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Anti-poverty group and allies highlight broken poverty promises by all levels of government

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The Ontario Coalition Against Poverty (OCAP) has been fighting hard in recent weeks to help Ontarians fight the closing of shelters in Canada's biggest city and make politicians pay attention to broken poverty promises from all levels of the Canadian government. 

This isn't, as we would say in the activist community, OCAP's first rodeo. The anti-poverty group has been active defending the rights of Canada's poorest residents in Canada's largest and busiest city for more than a decade.

The reminder that our society has a long way to go to truly, systemically, eradicate poverty from our lives can be found in the evidence that broken promises provide.

Promises were made on municipal, provincial and federal fronts to eradicate poverty from the Canadian (and foreign) landscape.

In late 1989, all federal Canadian parties unanimously supported a resolution to end child poverty within Canadian borders by 2000 -- hence the name Campaign 2000.  

According to Campaign 2000, over 1.3 million children live in poverty in Canada today

Anita Khanna and Sid Frankel from Campaign 2000 had an op-ed published in the Toronto Star on July 21, 2015, where they provide arguments for including the eradication of poverty, especially child poverty.

Federal parties have made this pledge three times since 1989 and still we're in the beginning phases of tackling this issue.

According to Khanna and Frankel, "the latest data indicate that 19 per cent of Canadian children, nearly one in five, live in poverty. A staggering 40 per cent of Indigenous children live in poverty. A short period spent in poverty in childhood can lead to more illness throughout life, impair educational attainment and contribute to employment vulnerability."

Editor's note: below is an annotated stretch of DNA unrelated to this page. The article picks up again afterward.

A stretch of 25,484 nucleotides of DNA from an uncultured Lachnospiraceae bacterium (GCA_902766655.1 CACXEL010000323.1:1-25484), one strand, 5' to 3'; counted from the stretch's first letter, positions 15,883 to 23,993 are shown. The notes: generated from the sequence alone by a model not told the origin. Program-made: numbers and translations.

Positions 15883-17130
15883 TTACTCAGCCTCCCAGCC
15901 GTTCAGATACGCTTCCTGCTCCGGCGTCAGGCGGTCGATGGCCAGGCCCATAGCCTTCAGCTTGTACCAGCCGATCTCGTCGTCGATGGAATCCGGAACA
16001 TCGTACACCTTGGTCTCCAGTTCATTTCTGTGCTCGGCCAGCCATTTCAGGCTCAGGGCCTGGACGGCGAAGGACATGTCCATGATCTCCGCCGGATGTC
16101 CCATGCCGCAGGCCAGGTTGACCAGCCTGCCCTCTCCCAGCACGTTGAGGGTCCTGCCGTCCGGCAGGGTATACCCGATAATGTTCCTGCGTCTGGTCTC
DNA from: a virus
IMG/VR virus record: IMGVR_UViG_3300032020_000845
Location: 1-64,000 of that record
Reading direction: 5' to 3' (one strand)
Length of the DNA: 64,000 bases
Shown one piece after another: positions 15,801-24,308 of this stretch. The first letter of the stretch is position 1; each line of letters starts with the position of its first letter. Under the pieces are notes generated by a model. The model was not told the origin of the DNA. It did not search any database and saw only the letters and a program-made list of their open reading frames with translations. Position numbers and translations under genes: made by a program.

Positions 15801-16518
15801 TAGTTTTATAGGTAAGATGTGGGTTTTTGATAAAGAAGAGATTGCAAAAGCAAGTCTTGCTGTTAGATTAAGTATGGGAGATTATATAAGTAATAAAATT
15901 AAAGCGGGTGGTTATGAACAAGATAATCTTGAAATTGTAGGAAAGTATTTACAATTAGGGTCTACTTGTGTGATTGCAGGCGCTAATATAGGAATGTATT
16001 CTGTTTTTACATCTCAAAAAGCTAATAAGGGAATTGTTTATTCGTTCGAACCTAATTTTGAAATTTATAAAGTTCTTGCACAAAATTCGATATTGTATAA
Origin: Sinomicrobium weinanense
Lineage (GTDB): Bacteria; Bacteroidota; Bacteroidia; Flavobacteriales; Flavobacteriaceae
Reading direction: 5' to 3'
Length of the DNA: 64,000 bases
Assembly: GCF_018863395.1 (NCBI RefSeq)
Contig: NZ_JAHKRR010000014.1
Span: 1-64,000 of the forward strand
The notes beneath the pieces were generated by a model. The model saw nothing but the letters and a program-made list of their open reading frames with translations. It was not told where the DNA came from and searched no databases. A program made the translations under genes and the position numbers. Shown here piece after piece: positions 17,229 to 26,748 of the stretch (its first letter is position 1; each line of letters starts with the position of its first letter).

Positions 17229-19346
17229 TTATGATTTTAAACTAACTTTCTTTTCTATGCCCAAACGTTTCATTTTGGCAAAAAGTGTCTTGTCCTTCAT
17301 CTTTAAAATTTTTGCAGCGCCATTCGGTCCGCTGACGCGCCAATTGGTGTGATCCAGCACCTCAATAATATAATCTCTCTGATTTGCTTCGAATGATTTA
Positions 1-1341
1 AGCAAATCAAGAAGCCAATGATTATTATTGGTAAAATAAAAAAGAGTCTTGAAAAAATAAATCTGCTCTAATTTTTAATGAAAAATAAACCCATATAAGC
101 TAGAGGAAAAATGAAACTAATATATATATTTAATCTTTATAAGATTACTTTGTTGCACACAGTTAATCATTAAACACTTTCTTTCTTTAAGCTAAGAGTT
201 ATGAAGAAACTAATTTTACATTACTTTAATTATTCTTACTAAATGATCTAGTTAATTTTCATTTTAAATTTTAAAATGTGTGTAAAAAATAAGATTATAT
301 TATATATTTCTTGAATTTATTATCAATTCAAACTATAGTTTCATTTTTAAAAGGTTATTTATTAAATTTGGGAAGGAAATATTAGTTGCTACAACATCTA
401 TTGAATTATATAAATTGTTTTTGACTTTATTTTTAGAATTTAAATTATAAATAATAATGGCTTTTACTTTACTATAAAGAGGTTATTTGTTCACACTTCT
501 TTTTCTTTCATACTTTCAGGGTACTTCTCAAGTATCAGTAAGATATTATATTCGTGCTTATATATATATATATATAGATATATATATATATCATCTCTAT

So far in this election, "fortunately, the discussion of child benefits has caught fire. Parties must seize the opportunity to transform our national child poverty crisis into a poverty reduction success story. Canada has done it before, reducing poverty among seniors by 25 per cent through programs like the Canada Pension Plan."

Hopefully we can keep this momentum going if the media, non-profits, educational institutions and private individuals keep bringing the topic up as an election pledge.

Today in Toronto, OCAP and its allies used the blockade at the city's busiest intersection to bring attention to the lack of care the city is putting towards providing dignity to the homeless and the marginally housed in shelters.

OCAP and its allies contend that there is a housing crisis in Toronto, made worse by the City's continual refusal to abide by its own 90 per cent occupancy rate cap and the closing of two shelters -- the Hope Shelter and the Second Base Youth Shelter.

In its press release, OCAP highlighted the hopefully obvious (perhaps not to the ruling class) difficulty of retaining your dignity if, "every night, homeless people across the GTA must make a decision, deciding between sleeping in an overcrowded, decrepit and underfunded shelter system or braving the dangers of sleeping in the street. If the City took its responsibility regarding the provision of basic shelter for homeless people seriously, it is a decision no one would be forced to make."

On Friday September 18, 2015, OCAP and its allies kicked off the #ShelterForAll Campaign by occupying the rooftop of the Hope Shelter, which is set to close at the loss of 124 shelter beds.

In the Toronto shelter and housing crisis, 90,000 households are waiting for social housing, more than 1000 shelter beds were lost since the year 2000 and 740 people have died homeless on city streets since 1985. 

While OCAP's fight is within the province of Ontario, forcing federal candidates to make anti-poverty pledges part of their election platform and stick with already announced promises helps everyone get a little closer to eradicating poverty by Campaign 2015.  

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